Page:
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Knowledge Base » Safeguarding » How to implement the new Early Years Foundation Stage changes

How to implement the new Early Years Foundation Stage changes

What remains the same?

It is important to know what is remaining the same and what the changes are, this article will give you greater knowledge on how to implement the September 2021 changes.

The overarching principles of the EYFS:

  • Unique child.
  • Positive relationships.
  • Enabling environments.
  • Learning and development.

The characteristics of effective learning:

  • Playing and exploring.
  • Active learning.
  • Critical thinking.

The prime areas:

  • Personal, Social and Emotional Development.
  • Communication and Language.
  • Physical Development.

The specific areas:

  • Literacy.
  • Mathematics.
  • Understanding the World.
  • Expressive Arts and Design.
Implementing early years foundation stage by exploring new activities

Designing a curriculum

“Curriculum progress maps” are not necessary. Ofsted will check that there is a curriculum that can be shown in practice, described and covers all the required age groups. There are no requirements about the format or the length.

Any Early Years curriculum must be defined by the Early Years Foundation Stage (EYFS) which sets out the seven areas of learning and what children should be able to do by the end of the Early Years Foundation Stage (the Early Learning Goals).

Key points:

  • Every setting’s curriculum should be unique but progress towards those same ELGs.
  • Good practice is still good practice! Much of what settings do will remain the same.
  • ‘Quality Teaching’ has been replaced by ‘Quality of Education’ in the framework.
  • Ofsted judgements will be based on ‘Intent’, ‘Implementation’ and ‘Impact’.

What is ‘Intent’?

‘Intent’ is used to describe a setting’s agreed way of working and is the broad aims of a setting.

Settings can choose to use formalised educational approaches like Montessori, Waldorf-Steiner or ‘The curiosity approach’. Settings can also choose to use particular ways of working like the continuous provision model, or planning in the moment.

Aims of intent:

  • The aims of a setting will be influenced by its cohort, community, history, staff, environment etc.
  • As long as staff can articulate the intent of the setting, and why this has been chosen, it is considered acceptable.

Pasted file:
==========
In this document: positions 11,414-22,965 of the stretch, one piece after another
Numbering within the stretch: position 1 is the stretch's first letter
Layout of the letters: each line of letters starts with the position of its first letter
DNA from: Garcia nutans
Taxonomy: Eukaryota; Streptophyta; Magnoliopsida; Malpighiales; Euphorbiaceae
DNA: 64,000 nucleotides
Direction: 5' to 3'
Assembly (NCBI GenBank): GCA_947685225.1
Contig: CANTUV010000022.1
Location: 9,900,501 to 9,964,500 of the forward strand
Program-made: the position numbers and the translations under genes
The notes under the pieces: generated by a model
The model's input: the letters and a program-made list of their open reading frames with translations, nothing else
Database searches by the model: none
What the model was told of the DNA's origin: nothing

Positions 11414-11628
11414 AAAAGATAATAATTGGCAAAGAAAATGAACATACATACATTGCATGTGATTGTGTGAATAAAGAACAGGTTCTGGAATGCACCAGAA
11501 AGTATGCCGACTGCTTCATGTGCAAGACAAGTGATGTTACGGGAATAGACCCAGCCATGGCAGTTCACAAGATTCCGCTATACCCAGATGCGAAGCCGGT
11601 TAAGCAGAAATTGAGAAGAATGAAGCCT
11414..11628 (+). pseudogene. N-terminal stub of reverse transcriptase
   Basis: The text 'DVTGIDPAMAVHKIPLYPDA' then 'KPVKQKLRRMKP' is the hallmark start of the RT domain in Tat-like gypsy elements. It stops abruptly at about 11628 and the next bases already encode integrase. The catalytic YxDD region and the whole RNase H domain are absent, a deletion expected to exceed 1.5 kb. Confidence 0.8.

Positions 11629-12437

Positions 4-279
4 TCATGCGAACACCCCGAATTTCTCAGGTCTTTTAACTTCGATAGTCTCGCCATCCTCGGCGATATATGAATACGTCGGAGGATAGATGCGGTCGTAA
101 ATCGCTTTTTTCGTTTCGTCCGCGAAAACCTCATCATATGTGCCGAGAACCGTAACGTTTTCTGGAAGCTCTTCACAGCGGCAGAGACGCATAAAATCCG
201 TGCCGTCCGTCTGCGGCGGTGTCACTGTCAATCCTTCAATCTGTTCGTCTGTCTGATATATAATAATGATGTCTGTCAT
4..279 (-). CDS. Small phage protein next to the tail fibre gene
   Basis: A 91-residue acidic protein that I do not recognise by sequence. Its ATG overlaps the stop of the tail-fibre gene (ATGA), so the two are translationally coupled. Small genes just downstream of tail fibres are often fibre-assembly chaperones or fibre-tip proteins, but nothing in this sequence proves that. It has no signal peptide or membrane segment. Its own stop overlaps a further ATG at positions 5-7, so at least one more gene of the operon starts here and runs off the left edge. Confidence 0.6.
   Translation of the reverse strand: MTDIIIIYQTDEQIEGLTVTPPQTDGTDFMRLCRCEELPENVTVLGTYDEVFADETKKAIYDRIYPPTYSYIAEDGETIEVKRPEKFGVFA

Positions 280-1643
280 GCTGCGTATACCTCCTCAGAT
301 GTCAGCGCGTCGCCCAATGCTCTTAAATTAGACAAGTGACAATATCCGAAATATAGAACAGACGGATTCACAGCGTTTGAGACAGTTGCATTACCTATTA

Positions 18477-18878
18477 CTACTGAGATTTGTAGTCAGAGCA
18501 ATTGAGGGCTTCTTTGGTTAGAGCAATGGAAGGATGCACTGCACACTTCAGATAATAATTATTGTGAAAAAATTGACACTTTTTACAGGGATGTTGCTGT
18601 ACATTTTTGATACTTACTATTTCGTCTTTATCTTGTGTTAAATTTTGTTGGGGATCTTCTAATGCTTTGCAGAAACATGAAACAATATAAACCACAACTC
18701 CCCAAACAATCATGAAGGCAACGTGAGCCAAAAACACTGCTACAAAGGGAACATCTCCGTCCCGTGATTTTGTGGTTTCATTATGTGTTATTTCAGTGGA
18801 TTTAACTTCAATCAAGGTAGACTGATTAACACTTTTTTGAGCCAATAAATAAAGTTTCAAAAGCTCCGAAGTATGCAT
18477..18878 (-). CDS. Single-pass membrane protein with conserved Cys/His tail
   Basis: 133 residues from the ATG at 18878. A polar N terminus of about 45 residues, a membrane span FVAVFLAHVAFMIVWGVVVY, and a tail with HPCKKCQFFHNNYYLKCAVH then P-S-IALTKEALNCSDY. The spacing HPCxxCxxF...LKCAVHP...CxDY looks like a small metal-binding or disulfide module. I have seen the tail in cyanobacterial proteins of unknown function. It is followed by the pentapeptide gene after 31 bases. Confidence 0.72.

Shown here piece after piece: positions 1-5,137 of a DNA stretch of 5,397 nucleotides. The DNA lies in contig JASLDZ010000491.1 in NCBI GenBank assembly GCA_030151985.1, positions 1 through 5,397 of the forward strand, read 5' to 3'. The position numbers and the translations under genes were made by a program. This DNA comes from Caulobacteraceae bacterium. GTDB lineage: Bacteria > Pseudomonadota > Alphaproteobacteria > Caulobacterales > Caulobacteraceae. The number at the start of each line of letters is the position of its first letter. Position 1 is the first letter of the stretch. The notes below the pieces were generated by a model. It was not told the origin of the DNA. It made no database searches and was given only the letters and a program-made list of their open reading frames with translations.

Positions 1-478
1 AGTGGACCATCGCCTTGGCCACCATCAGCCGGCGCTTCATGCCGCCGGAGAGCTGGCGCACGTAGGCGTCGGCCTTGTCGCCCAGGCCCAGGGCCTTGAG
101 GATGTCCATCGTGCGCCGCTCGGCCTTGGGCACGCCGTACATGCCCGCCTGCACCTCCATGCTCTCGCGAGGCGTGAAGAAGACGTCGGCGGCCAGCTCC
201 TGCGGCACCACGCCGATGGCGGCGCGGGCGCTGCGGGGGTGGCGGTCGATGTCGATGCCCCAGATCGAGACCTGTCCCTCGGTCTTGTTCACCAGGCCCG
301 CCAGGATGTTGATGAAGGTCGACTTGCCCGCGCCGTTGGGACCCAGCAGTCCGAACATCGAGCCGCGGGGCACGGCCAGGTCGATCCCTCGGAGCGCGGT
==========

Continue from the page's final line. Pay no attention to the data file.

• Many settings will use the introduction of the revised framework as a good time to revisit their aims, or ‘intent’.
Young children being creative

How to apply implementation?

Implementation is simply about what settings do on a day-to-day basis to help children make progress towards the ELGs.

  • Resources: The resources available in a setting can help children make progress towards the ELGs. For example, providing Maths resources can help children to learn one-to-one correspondence.
  • Interactions: The kinds of interactions that take place on a daily basis can help children to make progress towards the ELGs. For example, the way that staff speak to children and build vocabulary can help children develop communication skills.
  • Opportunities: Opportunities to play outside, engage in activities, go on trips, take part in different events etc.
  • Teaching: Ofsted is clear that “Teaching should not be taken to imply a ‘top down’ or formal way of working. It is a broad term that covers the many different ways in which adults help young children learn.”

When judging implementation of the EYFS, Ofsted will look for the following:

  • Children benefit from meaningful learning across the EYFS curriculum.
  • Practitioners understand the areas of learning they teach.
  • Practitioners understand the way in which young children learn.
  • Over the EYFS, teaching is designed to help children remember long term what they have been taught and to integrate new knowledge into larger concepts.
  • Practitioners and leaders create an environment that supports the intent of an ambitious and coherently planned and sequenced curriculum.
  • Practitioners plan suitably challenging activities and respond to specific needs.
  • The available resources meet the children’s needs and promote their focus on learning.

These are all points worth considering when planning a curriculum.

How to implement impact?

  • ‘Impact’ means how you know what you do is making a difference.
  • Observations and assessments are meaningful ways of demonstrating impact.
  • Staff should also be able to discuss children’s likes, dislikes, strengths and struggles, showing that they know children well.
  • Impact is also your assessment of how well your setting is meeting its aims.
  • How you measure impact can be varied; you might use assessment data, parental views, practitioner observations, audits etc.
  • As you set intentions and begin to implement the revised EYFS, consider how you will measure or make judgements about ‘impact’.
Practitioner understanding how to teach young children

How to implement the new requirement – oral health

The statutory framework requires that providers promote oral health; “3.45. The provider must promote the good health, including the oral health, of children attending the setting” p.32.